When you are thinking of adding a furry friend to your family, please consider adopting from your local animal shelter or rescue group. There are many wonderful animals, in all shapes, sizes, colors, ages and breeds that are looking for their loving, forever home! And you can signup to volunteer or donate using the buttons below! Follow @BestFriends on Twitter!


Kea Meyers Duggan is a 16-year marketing veteran who has worked in a variety of industries, servicing high-profile global companies, and has also owned her own company. However, her true love is non-profit animal causes. Over the last 18 years, Kea has volunteered, in a wide range of capacities, with several animal shelters and rescue groups. Additionally, she recently served as the event chair for the Guide Dogs for the Blind's Orange County Friends Committee (OCFC) biennial luncheon. As event chair, she spearheaded the planning and execution of the most successful fundraising event in the OCFC's history.

Published in Current

30 Days of Made // April 19, 2014

This article was part of our series "30 Days of Made: Giving Back." In an effort to create social change, each day we will highlight one charity or non-profit organization, and provide information on how you can support them by giving back. Click here to read more!

There is nothing scarier than the possibility of having a deadly disease. What’s even scarier is when the disease is a silent killer and we don’t even realize that our lifestyle is a potential cause.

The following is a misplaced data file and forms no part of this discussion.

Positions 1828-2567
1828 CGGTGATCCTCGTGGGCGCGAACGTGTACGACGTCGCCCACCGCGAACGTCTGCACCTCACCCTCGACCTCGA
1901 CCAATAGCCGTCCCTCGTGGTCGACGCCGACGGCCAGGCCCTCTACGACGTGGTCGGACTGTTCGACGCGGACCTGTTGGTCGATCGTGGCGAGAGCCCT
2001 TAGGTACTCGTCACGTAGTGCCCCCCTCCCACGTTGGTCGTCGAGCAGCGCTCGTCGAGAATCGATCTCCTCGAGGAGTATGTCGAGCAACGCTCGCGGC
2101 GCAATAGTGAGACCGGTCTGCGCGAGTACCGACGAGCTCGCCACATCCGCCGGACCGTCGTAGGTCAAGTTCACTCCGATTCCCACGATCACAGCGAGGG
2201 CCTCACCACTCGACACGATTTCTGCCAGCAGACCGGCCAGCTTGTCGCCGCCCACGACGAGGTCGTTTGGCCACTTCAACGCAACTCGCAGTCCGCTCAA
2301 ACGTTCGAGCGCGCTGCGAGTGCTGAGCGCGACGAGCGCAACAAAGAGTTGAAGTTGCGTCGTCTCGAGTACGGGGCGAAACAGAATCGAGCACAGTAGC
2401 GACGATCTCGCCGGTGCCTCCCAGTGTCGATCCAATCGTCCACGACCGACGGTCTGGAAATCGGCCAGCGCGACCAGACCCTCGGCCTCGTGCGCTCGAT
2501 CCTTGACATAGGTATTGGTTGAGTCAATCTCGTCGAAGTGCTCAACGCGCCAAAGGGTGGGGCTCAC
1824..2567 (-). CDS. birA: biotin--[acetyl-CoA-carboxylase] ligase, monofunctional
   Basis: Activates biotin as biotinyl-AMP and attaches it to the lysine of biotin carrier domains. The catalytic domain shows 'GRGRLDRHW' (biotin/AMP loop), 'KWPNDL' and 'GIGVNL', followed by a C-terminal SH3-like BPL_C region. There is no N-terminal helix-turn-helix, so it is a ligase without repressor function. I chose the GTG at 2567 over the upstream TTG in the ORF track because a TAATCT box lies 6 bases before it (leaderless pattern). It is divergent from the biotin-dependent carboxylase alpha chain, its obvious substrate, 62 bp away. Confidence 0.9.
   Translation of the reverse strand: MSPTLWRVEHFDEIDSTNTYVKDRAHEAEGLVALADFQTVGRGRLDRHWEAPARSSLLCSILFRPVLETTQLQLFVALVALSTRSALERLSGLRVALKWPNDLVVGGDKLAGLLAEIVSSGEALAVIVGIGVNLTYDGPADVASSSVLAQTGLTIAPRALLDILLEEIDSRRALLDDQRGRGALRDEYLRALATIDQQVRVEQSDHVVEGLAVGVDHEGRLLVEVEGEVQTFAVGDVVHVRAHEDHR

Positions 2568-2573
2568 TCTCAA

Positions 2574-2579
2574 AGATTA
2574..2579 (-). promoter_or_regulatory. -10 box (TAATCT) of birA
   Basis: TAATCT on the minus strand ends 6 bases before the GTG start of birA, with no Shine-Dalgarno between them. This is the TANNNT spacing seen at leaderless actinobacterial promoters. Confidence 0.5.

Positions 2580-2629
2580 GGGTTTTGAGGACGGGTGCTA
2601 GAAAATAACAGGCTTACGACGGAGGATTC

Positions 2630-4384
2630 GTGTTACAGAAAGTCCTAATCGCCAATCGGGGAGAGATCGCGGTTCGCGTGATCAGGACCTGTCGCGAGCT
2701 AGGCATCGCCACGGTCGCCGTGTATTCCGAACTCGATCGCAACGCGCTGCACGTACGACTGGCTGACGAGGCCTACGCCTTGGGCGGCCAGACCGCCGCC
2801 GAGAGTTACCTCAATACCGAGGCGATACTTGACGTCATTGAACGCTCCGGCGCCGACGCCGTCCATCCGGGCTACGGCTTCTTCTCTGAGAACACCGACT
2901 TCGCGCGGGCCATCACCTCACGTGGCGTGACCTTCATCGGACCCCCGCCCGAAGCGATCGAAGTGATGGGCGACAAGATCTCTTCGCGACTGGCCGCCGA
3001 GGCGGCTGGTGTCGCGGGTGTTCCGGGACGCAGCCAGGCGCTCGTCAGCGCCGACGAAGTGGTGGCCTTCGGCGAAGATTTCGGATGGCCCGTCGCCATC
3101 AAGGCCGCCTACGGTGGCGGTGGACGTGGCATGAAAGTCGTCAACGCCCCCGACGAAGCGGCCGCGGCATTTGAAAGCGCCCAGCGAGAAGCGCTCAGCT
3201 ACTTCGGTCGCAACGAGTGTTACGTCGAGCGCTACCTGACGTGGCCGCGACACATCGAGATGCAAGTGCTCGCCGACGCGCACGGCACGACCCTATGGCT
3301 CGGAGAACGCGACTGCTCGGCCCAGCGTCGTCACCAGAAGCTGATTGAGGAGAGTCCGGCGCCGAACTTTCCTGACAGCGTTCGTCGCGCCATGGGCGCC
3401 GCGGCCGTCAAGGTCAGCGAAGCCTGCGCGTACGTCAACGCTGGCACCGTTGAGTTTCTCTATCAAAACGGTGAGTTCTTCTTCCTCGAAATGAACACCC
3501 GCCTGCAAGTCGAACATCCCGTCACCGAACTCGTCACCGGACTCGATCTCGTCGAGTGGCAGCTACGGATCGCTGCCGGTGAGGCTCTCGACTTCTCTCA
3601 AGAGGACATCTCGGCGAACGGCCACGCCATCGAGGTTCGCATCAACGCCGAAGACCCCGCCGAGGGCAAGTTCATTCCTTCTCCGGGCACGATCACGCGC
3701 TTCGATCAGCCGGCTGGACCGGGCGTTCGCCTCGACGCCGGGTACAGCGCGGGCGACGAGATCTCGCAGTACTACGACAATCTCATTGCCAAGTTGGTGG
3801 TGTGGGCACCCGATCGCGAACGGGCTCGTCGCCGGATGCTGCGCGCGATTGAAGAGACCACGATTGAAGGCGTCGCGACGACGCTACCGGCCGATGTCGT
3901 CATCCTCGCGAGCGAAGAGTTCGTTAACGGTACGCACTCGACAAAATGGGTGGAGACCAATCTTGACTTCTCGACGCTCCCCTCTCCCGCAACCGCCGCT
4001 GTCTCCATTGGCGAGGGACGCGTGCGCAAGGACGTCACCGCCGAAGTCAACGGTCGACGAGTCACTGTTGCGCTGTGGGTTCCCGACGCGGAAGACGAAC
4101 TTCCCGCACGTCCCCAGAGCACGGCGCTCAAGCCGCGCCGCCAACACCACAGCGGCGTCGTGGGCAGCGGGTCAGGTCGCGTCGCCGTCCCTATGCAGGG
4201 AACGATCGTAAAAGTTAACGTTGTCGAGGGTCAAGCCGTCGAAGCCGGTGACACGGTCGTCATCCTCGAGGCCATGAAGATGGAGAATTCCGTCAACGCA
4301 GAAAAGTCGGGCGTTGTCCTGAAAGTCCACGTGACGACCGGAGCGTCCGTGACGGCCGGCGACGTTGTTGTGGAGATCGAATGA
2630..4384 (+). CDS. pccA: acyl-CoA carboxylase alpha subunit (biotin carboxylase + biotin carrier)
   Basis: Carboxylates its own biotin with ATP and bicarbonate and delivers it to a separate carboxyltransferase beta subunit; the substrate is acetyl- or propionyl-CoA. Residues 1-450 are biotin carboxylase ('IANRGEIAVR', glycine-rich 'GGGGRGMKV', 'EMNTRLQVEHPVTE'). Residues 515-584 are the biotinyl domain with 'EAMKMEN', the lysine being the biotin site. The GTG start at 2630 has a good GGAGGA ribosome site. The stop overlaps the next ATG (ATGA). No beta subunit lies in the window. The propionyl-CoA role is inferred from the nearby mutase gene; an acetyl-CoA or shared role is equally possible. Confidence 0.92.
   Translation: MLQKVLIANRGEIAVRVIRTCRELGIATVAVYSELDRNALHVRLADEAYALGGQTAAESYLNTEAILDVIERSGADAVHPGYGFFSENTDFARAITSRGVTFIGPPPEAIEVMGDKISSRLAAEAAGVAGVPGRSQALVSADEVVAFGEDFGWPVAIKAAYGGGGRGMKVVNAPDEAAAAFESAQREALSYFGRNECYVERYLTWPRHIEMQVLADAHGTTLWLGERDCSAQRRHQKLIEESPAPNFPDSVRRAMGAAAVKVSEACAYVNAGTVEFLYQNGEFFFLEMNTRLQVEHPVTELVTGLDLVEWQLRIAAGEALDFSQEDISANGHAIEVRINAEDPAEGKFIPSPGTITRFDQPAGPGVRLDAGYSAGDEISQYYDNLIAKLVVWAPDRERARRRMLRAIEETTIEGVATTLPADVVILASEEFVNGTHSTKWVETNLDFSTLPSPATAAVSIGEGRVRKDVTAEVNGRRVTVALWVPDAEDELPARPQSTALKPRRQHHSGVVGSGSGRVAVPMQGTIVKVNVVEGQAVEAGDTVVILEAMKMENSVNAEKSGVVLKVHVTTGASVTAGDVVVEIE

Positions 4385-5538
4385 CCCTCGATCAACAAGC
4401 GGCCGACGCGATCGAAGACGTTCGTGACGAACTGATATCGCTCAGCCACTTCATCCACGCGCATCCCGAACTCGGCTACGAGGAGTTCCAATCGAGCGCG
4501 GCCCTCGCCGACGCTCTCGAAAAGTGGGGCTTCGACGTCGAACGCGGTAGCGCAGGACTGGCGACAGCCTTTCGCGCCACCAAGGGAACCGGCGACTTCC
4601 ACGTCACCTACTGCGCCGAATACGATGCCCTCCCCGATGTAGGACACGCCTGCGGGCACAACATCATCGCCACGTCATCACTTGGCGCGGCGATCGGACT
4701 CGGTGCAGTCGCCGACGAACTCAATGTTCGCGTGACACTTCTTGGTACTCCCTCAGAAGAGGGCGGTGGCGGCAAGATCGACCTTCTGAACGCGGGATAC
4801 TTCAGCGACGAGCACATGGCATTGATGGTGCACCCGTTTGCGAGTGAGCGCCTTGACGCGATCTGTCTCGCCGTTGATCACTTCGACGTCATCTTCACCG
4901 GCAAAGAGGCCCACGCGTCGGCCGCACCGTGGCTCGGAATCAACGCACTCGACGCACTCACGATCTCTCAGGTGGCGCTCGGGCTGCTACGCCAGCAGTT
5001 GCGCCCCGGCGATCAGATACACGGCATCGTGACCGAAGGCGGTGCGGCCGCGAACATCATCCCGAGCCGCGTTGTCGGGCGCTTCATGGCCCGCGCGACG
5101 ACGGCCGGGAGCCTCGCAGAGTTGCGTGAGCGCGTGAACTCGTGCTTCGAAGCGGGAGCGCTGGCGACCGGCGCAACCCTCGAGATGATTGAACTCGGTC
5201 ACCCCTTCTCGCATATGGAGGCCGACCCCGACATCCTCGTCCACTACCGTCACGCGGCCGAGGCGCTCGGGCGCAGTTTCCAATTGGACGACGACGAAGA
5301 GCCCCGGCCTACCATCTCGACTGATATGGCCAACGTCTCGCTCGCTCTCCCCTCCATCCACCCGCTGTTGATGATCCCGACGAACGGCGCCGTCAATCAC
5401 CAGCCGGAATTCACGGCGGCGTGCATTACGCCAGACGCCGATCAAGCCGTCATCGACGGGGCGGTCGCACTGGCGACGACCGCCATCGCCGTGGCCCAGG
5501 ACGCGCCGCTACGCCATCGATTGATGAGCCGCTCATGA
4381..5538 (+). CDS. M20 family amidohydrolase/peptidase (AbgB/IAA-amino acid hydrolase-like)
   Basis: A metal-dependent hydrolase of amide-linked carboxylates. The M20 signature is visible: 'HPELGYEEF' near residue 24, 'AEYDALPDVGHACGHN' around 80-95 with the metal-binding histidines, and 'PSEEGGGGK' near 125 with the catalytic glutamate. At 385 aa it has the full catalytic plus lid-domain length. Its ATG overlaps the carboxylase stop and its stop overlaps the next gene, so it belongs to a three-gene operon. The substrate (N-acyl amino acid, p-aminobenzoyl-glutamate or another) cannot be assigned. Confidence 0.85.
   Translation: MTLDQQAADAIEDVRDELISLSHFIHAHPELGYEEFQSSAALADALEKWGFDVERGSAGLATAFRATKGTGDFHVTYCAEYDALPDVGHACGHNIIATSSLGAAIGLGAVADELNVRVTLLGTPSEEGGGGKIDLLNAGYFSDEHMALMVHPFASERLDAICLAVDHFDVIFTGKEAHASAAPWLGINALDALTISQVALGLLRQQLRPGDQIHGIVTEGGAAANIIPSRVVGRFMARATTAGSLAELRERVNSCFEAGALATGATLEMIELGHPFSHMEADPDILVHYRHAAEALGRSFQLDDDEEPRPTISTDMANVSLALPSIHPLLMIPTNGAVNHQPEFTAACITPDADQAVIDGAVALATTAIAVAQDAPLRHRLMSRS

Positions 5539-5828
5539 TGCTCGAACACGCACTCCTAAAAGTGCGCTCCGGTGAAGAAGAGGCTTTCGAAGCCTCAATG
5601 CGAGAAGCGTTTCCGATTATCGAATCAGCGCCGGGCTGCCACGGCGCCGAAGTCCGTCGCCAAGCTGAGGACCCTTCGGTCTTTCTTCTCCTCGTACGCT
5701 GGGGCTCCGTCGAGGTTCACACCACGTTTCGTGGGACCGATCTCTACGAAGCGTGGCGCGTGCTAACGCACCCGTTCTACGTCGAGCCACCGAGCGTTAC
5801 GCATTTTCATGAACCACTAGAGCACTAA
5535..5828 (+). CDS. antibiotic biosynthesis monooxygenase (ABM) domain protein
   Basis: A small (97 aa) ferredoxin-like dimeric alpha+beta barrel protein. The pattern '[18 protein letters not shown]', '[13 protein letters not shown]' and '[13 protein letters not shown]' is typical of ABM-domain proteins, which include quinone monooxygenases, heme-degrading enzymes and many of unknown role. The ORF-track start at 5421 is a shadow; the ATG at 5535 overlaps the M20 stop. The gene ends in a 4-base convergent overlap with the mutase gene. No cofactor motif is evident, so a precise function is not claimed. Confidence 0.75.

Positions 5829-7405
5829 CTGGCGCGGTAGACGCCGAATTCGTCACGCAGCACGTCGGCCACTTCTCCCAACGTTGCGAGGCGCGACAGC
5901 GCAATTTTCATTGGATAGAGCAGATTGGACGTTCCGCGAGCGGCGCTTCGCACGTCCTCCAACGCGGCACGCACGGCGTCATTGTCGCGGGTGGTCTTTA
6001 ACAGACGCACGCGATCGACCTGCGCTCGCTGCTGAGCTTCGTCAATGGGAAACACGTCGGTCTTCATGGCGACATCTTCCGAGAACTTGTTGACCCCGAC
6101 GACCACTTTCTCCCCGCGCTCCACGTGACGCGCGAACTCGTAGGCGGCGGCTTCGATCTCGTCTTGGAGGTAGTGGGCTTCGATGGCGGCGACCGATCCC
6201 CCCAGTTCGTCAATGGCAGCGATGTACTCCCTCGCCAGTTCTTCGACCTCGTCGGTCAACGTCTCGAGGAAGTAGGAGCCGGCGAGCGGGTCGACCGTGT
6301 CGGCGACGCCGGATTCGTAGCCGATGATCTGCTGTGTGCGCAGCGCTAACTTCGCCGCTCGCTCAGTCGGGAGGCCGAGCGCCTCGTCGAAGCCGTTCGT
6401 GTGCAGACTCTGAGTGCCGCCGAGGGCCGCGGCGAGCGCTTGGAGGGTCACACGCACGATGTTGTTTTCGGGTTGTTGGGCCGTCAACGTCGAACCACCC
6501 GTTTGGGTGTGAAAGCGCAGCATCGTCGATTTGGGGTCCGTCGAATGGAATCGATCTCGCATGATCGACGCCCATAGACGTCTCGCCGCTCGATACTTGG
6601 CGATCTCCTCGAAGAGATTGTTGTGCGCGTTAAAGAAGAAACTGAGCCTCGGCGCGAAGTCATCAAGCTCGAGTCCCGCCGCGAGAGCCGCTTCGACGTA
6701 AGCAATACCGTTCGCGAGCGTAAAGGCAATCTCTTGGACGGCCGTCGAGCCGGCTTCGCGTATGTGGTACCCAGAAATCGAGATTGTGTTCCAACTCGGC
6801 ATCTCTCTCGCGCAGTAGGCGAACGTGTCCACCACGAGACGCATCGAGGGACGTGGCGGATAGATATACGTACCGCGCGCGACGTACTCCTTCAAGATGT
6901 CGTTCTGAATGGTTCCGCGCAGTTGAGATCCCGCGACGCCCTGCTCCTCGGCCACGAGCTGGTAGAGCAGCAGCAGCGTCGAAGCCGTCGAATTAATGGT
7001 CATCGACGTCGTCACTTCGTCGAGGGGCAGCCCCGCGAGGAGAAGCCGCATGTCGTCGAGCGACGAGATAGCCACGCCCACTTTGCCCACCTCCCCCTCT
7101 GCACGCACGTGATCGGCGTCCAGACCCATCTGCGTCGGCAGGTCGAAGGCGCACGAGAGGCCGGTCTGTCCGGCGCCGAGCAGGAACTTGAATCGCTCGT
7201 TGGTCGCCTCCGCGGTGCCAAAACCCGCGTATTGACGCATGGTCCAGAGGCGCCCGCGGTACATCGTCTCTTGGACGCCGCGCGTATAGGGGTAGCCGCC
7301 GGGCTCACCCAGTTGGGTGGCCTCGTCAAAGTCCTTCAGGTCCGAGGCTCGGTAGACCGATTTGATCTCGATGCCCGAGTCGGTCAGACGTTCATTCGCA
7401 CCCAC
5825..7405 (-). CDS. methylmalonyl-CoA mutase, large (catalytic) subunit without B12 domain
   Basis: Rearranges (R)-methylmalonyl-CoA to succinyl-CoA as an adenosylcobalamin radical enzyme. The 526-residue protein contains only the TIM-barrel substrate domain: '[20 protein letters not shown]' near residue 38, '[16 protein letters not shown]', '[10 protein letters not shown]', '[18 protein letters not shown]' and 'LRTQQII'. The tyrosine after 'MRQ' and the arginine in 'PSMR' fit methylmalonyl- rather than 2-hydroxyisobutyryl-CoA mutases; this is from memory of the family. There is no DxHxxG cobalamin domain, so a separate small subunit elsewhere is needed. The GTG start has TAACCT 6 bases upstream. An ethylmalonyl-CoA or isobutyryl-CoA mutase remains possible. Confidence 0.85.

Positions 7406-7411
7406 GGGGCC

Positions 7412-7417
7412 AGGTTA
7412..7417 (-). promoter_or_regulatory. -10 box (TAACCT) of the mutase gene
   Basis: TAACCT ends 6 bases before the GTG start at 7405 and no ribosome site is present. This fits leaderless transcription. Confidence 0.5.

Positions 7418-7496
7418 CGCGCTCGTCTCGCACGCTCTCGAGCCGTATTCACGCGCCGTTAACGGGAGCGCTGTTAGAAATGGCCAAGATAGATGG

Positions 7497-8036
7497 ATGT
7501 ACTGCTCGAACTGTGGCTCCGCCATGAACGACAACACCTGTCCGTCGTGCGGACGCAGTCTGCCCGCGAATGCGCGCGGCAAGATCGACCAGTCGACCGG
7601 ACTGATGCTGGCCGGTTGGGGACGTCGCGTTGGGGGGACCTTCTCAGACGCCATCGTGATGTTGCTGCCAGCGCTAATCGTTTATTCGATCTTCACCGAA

Heart disease is the number one killer of women -- it is more deadly than all forms of cancer-- with one in three women dying from it each year. However, it does not affect every woman the same way. There are many symptoms, like lightheadedness or jaw pain, which people do not at first associated with heart disease. There are also many myths surrounding heart disease; such as, it only affects older people. However, people of all ages can be affected by heart attack or stroke. Yes, even a 19-year-old who seems completely healthy runs a risk of having cardiovascular disease if she is not living a healthy lifestyle. Since women are more likely to be affected than men, it is important that we understand what heart disease is, and how we can prevent or treat it.  


Go Red for Women is a sub-organization of the American Heart Association which aims to fight heart disease. According to their website, in the past ten years, “More than 627,000 women have been saved from heart disease.” This is due in large part to the amount of awareness that Go Red for Women has brought to the disease, as well as the donations that go to research. So far Go Red for Women has raised over $36 million dollars to end heart disease.

Help Put An End To Heart Disease!

There are many ways to get involved with Go Red for Women, including joining a study to help end heart disease, donating, and participating in events that bring awareness to the cause.